Daily Currency Update
UK Housing data might have surprised to the upside yesterday but the Pound suffered as Bank of England (BoE) interest rate hike expectations were pushed back beyond the first quarter of next year. Sterling slid against the majority of its counterparts, registering particularly notable losses against the rebounding commodity currencies. This morning’s only British ecostat, Nationwide House Price numbers, disappointed on the month by printing at 0.3% instead of 0.4% but came in at 3.2% on the year rather than the 3.1% anticipated. Disappointing German figures helped the Pound recoup some of its losses against the Euro but Sterling continues trending in a weakened position against the US Dollar.
Wednesday saw the Euro experience fairly mixed trading, with the common currency initially consolidating previous gains against its main rivals before fluctuating in response to comments issued by European Central Bank (ECB) Executive Board Member Peter Praet. The ECB official asserted that the central bank stands ready to take action if the recent developments in China have a negative impact on the Eurozone’s inflation outlook and the prospect of further stimulus initially weakened the common currency. Today’s German Import Price Index fell short, revealing a month-on-month decline of -0.7% and a year-on-year dip of -1.7%. The data had been expected to print at -0.3% and -1.4%.
After US data exceeded expectations yesterday the US Dollar experienced a reversal of fortunes and broadly advanced. The asset had previously been pressured lower by speculation surrounding what impact the developments in China are likely to have on Federal Reserve policymaking decisions, but the unexpectedly strong Durable Goods Orders print kept hopes of a 2015 adjustment alive. Although Durable Goods Orders had been expected to drop by -0.4% in July, the report revealed growth of 2.0% and a positive revision to June’s number. Should this upbeat result ensure that US second quarter growth data is upwardly adjusted (as was already predicted to be the case) the US Dollar’s uptrend is likely to continue.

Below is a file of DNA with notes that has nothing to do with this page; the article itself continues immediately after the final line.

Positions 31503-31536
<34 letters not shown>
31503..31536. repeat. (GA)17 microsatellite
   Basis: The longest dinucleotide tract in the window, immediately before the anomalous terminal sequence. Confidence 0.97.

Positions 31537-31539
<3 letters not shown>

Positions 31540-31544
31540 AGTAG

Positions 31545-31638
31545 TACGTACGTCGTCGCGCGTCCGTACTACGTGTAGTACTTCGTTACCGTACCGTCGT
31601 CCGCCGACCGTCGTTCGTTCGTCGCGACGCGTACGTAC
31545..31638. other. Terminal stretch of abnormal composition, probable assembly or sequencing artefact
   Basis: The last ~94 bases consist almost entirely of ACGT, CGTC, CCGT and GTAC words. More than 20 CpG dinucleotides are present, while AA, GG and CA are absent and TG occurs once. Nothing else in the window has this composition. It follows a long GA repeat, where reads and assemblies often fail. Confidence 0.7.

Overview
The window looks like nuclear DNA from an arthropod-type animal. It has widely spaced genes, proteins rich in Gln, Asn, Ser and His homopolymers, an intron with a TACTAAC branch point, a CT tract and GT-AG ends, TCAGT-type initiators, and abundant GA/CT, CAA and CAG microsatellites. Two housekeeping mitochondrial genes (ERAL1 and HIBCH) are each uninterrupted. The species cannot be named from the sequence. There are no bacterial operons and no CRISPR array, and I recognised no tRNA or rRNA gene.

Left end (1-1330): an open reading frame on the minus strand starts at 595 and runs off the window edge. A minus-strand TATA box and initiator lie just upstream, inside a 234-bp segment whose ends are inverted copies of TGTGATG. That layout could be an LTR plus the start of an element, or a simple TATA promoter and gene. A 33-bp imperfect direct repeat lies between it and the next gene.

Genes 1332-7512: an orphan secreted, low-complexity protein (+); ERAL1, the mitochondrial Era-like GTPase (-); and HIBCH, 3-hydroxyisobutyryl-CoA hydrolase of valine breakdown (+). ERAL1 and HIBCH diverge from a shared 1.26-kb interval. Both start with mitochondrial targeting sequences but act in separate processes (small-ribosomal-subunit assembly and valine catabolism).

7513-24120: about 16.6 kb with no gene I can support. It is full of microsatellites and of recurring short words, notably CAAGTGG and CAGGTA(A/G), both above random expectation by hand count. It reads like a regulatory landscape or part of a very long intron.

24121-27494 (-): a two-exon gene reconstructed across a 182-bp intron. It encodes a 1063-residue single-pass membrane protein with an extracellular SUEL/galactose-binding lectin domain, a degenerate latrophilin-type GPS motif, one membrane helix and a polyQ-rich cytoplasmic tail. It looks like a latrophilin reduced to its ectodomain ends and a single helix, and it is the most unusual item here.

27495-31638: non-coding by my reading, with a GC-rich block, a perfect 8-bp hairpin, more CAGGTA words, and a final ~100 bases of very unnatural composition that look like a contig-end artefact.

The Australian Dollar was trending higher across the board on Thursday; with the GBP/AUD pairing falling back to trade in the region of 2.16 as risk appetite increased following policy intervention from the People’s Bank of China (PBoC). Additionally, although Reserve Bank of Australia (RBA) Governor Glenn Stevens’ latest comments on Australia’s economic outlook were fairly downbeat, he did indicate that central bank policy adjustments can only do so much to support the nation – remarks which were taken to mean that another interest rate cut isn’t on the cards at the moment. Australia’s Private Capital Expenditure figure for the second quarter (-4.0% vs. a -2.5% prediction) had little impact on the ‘Aussie’ during the local session.
New Zealand Dollar
With action in China increasing demand for higher-risk and commodity-driven assets, the New Zealand Dollar was able to continue its uptrend against peers like the Pound and US Dollar. While yesterday’s encouraging US report did initially see the ‘Kiwi’ slump, the currency recovered during the Australasian session. However, should today’s US second quarter growth data give US interest rate hike expectations a shot in the arm, it’s possible that the New Zealand Dollar could reverse the gains initiated earlier in the week by improved domestic two-year inflation expectations.
There may have been a dearth of Canadian ecostats yesterday but the ‘Loonie’ was still able to register an almost four-cent daily gain against a struggling Pound, taking the GBP/CAD pairing away from the eight-year high struck on ‘Black Monday’. The Canadian Dollar managed to hold and extend gains despite a dip in the price of Canada’s key commodity, crude oil.
South African Rand
With traders responding positively to rate cuts in China, the Rand registered additional gains against the US Dollar and Pound. The South African currency slumped to record lows vs. those two rivals at the beginning of the week and the South African Reserve Bank has asserted that; ‘in the event of developments that threaten the orderly functioning of markets or that may have financial stability implications‚ the [Bank] may consider becoming involved in foreign exchange markets to ensure orderly market conditions.’